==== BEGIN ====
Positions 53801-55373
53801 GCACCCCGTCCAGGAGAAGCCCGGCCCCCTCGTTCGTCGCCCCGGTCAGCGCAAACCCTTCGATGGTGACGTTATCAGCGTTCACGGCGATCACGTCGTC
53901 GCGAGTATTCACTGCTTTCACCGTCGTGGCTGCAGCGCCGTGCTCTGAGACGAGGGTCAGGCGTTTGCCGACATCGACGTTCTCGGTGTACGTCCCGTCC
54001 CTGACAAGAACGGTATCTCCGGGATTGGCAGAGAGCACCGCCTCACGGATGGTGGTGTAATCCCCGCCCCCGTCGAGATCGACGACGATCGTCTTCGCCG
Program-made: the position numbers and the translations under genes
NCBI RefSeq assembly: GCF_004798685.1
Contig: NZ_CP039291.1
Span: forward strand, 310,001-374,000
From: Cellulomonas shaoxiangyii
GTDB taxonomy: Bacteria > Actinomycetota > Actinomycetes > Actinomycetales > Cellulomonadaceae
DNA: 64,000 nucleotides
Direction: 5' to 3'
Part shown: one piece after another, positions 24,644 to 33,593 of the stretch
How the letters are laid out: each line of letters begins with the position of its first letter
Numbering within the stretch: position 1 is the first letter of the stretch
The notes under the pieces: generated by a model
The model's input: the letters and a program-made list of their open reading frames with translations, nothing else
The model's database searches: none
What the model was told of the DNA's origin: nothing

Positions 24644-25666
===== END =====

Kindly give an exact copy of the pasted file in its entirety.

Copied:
Positions 53801-55373
53801 GCACCCCGTCCAGGAGAAGCCCGGCCCCCTCGTTCGTCGCCCCGGTCAGCGCAAACCCTTCGATGGTGACGTTATCAGCGTTCACGGCGATCACGTCGTC
53901 GCGAGTATTCACTGCTTTCACCGTCGTGGCTGCAGCGCCGTGCTCTGAGACGAGGGTCAGGCGTTTGCCGACATCGACGTTCTCGGTGTACGTCCCGTCC
54001 CTGACAAGAACGGTATCTCCGGGATTGGCAGAGAGCACCGCCTCACGGATGGTGGTGTAATCCCCGCCCCCGTCGAGATCGACGACGATCGTCTTCGCCG
Program-made: the position numbers and the translations under genes
NCBI RefSeq assembly: GCF_004798685.1
Contig: NZ_CP039291.1
Span: forward strand, 310,001-374,000
From: Cellulomonas shaoxiangyii
GTDB taxonomy: Bacteria > Actinomycetota > Actinomycetes > Actinomycetales > Cellulomonadaceae
DNA: 64,000 nucleotides
Direction: 5' to 3'
Part shown: one piece after another, positions 24,644 to 33,593 of the stretch
How the letters are laid out: each line of letters begins with the position of its first letter
Numbering within the stretch: position 1 is the first letter of the stretch
The notes under the pieces: generated by a model
The model's input: the letters and a program-made list of their open reading frames with translations, nothing else
The model's database searches: none
What the model was told of the DNA's origin: nothing

Positions 24644-25666